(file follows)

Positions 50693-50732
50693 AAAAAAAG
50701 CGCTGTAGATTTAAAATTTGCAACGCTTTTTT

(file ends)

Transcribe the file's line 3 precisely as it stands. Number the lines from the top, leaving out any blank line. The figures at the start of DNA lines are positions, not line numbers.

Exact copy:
50701 CGCTGTAGATTTAAAATTTGCAACGCTTTTTT